'Cavalier' Walker is declared bankrupt with debts of pounds 180m

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The Independent Online
GEORGE WALKER yesterday became Britain's second-biggest bankrupt after Kevin Maxwell, owing creditors pounds 180m. In passing judgment in the High Court, Sir Donald Nicholls QC, the Vice-Chancellor, condemned the fallen tycoon's 'cavalier attitude to his responsibilities', writes Tom Stevenson.

Sir Donald said Mr Walker and his wife, Jean, had failed to comply with their side of a voluntary arrangement, approved by creditors last September. He added that he was 'gravely troubled about the genuineness of her and his commitment to (its) spirit and terms'.

The former head of the Brent Walker leisure and property empire will be barred from holding company directorships, will be unable to gain credit of more than pounds 250 and must abandon any hopes he may have had of becoming a member of parliament.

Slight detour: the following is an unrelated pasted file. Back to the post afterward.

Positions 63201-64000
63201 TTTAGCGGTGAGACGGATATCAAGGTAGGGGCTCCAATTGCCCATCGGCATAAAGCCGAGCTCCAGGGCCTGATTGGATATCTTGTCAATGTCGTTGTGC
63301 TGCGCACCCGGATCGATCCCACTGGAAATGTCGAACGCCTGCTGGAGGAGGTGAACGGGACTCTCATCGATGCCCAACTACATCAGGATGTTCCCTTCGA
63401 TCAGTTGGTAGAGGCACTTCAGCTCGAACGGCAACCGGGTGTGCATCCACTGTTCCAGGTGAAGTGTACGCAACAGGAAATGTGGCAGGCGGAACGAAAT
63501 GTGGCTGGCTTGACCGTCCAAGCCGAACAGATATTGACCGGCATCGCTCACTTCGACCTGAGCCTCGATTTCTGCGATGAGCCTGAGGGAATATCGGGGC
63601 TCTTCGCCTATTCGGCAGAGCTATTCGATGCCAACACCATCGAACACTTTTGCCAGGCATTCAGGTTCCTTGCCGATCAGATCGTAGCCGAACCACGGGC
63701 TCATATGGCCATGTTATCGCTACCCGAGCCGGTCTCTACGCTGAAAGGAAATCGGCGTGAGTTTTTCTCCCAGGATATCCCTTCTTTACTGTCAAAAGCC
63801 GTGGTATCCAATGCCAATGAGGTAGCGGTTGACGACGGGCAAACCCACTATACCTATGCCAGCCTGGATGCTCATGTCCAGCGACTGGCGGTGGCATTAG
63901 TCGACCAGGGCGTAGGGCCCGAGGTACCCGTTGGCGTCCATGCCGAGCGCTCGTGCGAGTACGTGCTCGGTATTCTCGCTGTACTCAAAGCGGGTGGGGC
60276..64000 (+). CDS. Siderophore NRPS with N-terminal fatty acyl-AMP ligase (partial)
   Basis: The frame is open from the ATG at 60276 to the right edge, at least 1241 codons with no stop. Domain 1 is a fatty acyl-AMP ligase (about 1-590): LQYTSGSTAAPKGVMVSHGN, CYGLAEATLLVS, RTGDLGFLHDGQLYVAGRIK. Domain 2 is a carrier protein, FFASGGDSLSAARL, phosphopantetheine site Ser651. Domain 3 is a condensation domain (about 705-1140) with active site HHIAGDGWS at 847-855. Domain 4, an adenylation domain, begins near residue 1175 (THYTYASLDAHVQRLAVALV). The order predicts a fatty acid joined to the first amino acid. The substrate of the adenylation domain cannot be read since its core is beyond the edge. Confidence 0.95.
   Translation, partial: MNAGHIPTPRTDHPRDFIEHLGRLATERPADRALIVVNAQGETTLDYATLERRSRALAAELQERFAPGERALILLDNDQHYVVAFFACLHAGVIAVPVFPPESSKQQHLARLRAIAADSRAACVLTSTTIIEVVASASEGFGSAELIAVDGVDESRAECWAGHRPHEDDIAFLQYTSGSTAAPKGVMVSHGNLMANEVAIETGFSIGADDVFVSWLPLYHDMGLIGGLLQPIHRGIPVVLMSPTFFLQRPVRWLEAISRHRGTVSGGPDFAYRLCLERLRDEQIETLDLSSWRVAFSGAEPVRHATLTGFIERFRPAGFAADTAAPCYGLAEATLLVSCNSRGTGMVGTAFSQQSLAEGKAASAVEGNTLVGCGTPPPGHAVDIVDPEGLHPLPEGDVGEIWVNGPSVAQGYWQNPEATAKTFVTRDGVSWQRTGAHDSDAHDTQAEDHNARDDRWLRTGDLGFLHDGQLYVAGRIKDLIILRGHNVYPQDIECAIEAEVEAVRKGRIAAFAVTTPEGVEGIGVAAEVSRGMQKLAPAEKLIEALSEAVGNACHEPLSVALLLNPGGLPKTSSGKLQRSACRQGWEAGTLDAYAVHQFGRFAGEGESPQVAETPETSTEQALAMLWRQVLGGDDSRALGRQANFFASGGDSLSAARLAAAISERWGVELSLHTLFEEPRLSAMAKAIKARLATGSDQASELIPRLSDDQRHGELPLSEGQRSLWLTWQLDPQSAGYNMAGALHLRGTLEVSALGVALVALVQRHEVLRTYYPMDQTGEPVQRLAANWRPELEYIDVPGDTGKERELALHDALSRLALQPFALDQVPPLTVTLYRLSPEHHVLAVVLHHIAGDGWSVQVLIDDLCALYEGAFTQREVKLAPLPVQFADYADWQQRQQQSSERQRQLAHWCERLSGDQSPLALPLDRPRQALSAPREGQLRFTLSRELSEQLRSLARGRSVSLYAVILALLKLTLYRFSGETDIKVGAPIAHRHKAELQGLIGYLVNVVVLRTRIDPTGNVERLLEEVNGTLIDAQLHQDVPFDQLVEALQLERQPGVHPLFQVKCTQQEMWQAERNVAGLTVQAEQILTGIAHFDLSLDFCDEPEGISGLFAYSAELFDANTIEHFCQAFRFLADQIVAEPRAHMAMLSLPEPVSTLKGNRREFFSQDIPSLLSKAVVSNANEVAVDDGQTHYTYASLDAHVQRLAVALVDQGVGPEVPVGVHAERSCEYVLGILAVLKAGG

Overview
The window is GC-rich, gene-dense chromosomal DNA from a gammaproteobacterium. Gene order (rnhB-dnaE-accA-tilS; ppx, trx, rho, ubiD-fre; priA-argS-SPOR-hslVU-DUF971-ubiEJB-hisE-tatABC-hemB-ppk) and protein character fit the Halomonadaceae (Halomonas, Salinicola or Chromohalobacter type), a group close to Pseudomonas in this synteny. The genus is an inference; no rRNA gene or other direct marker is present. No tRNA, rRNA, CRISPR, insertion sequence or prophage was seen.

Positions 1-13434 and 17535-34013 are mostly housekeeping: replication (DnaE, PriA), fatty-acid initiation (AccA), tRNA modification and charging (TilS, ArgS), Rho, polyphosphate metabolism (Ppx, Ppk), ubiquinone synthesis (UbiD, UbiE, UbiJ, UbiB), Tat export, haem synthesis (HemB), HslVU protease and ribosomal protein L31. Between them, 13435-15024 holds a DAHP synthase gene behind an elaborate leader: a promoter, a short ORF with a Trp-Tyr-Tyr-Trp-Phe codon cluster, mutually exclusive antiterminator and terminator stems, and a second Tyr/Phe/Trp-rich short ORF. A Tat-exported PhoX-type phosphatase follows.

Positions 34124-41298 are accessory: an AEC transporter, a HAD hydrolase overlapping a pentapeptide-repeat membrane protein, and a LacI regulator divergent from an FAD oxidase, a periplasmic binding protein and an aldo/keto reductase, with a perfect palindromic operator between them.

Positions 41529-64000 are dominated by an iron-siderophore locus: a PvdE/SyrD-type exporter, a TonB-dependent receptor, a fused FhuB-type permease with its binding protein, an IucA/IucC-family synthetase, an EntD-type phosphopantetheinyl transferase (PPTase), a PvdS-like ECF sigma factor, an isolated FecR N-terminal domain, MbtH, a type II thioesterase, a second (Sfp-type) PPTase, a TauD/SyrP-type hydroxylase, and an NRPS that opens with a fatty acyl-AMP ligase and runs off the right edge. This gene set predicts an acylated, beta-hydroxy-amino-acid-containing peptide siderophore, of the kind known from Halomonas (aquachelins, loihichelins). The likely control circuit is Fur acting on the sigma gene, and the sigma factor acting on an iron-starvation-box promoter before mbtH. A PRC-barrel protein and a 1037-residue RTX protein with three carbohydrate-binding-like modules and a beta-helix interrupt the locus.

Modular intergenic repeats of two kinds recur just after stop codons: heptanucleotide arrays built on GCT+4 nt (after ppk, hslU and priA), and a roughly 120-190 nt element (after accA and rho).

Yesterday's decision marks the first time a voluntary arrangement has been overturned by a court. Such arrangements were sanctioned by the 1986 Insolvency Act as a way of staving off bankruptcy.

Conditions of the arrangement included Mr Walker paying half of any income to his creditors and his wife funding legal actions, including a claim of unfair dismissal against Brent Walker. The court heard that neither condition had been met.

Mr Walker will remain bankrupt for at least three years. A second bankruptcy petition, from the TSB, remains on hold pending the outcome of a possible appeal, which must be lodged within two weeks.

Mr Walker also faces separate criminal proceedings, instigated by the Serious Fraud Office, alleging the theft of pounds 12.5m from Brent Walker and other charges of false accounting. That hearing resumes on 4 June.